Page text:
The newly formed partnership between Tex- as A&M University Kingsville and EverFi,
a new wave training program, are joining forces to educate students and staff about alcohol consumption and how to respond to sexual harassment situations.
Alcohol Education and Haven, the anony- mous online programs are easily accessible through student accounts.
Initially, the programs launched in early August 2016, but as a result of technical difficulties, are prolonged to a later date. Stu- dents are expected to complete the courses and utilize the resources provided for future reference.
The objective is to encourage everyone at Javelina Nation to become more responsive when it comes to high-risk ordeals.
In spite of the fact that this year is dubbed a testing year, Karen Royal, director of compli- ance states, “Although we might not be able to reach everyone, this is not a stand alone process. These specific trainings will provide aggregate data, which will in return show percentages in categories where the majority did excel and where they weren’t as success- ful.”
The Alcohol Education course allows par- takers to virtually pour adult beverages to convey how many ounces should actually be served, rather than what one might be actually consuming.
Confidential surveys are vital to the course, since they provide insight to the EverFi database, which will collectively create accurate percentages, and then be used to specify deep-rooted issues that our campus is struggling with. Students and faculty are quizzed over the impact that gender, weight, and food consumption have on a person’s blood alcohol concentration.
The intent is to inform the campus commu- nity about alcohol absorption into the blood- stream and how it affects different parts of the body.
The debilitating side effects are shown in several exercises where captions mark how the senses are impaired solely based on how much one drinks. Practice scenarios and sub-categories are dispersed throughout the program to help the test taker implement new strategies.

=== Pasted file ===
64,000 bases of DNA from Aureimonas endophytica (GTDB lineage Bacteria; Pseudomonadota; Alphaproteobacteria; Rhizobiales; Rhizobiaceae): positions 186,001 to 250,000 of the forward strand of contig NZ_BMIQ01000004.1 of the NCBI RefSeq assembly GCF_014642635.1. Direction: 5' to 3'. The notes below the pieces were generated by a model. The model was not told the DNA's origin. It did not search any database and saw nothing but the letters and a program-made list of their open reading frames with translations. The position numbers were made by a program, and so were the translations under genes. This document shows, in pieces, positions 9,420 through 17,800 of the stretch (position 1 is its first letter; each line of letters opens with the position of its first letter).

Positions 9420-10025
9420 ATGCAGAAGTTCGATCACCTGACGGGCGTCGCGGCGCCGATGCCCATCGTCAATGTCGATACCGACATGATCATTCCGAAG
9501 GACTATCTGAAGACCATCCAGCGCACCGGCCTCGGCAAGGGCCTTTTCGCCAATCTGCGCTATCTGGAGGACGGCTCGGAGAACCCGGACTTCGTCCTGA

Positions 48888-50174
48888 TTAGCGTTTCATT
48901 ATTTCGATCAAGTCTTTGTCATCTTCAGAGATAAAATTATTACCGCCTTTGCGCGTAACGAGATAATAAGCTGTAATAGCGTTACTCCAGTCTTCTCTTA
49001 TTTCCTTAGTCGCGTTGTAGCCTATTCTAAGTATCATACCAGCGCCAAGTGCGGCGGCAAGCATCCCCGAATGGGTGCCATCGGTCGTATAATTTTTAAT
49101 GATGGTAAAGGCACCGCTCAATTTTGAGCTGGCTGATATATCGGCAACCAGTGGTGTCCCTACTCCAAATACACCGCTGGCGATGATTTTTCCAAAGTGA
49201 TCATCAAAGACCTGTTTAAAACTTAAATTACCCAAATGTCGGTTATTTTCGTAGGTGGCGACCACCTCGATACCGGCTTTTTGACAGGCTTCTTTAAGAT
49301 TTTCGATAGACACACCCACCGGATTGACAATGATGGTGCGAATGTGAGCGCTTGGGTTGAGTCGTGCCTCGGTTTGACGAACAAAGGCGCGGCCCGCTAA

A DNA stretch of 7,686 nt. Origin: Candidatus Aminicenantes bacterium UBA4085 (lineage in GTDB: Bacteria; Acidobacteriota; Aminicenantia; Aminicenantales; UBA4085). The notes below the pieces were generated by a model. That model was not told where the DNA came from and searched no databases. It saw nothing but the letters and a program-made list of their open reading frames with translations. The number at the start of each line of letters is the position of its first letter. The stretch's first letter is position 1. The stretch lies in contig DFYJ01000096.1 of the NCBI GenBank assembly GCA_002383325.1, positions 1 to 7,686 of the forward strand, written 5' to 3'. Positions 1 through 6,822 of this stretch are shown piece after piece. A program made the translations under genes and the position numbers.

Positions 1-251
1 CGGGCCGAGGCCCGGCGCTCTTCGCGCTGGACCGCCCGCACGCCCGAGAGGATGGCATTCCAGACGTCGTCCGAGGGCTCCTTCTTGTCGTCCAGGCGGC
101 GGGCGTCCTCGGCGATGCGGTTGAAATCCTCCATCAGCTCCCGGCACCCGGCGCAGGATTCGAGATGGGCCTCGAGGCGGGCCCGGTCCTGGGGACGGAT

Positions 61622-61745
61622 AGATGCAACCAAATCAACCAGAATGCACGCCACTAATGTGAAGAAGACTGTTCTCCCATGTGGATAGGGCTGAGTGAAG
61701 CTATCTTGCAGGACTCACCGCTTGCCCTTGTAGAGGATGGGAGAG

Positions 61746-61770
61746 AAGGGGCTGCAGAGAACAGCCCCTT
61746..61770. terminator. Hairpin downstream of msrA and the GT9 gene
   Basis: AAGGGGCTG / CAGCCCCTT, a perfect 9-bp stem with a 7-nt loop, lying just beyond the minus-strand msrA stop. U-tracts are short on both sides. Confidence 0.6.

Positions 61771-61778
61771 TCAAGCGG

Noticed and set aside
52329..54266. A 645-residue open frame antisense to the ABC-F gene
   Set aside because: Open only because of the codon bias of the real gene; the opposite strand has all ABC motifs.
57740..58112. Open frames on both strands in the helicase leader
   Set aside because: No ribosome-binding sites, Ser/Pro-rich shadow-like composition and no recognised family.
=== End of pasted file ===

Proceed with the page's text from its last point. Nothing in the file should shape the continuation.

Royal acknowledges that not everyone is a recreational drinker, but affirms, “…every- one is just as susceptible to these high-risk situations, meaning that it’s not always tar- geted at sororities, fraternities, and athletes.” Haven, the essential sexual harassment course shows the perspective from both parties involved in diverse situations. The individual participating in the course is giv- en the option to choose the proper response to the prospective aggressor and victim. Al- though this course is not an outlet to directly seek assistance, TAMUK does want to hear about individual cases. The Office of Com- pliance at Texas A&M University-Kingsville states that they hope this program will not only be frequently accessed for the unlimited resources, but to encourage students to seek further assistance without feeling as though privacy is non-existent.
Royal spoke candidly about the joint ven- ture between TAMUK and EverFi, and how a large percentage of participation will in return be translated into campus life.
Online training appears to be the only feasi- ble way to reach the masses without obli- gating students to attend assemblies; both curricula will be fulfilled at the participant’s convenience.
She stresses that the Office of Compliance wants the “message to be that we take sexual misconduct seriously and hope to instill trust and confidence in order to help everyone we can.”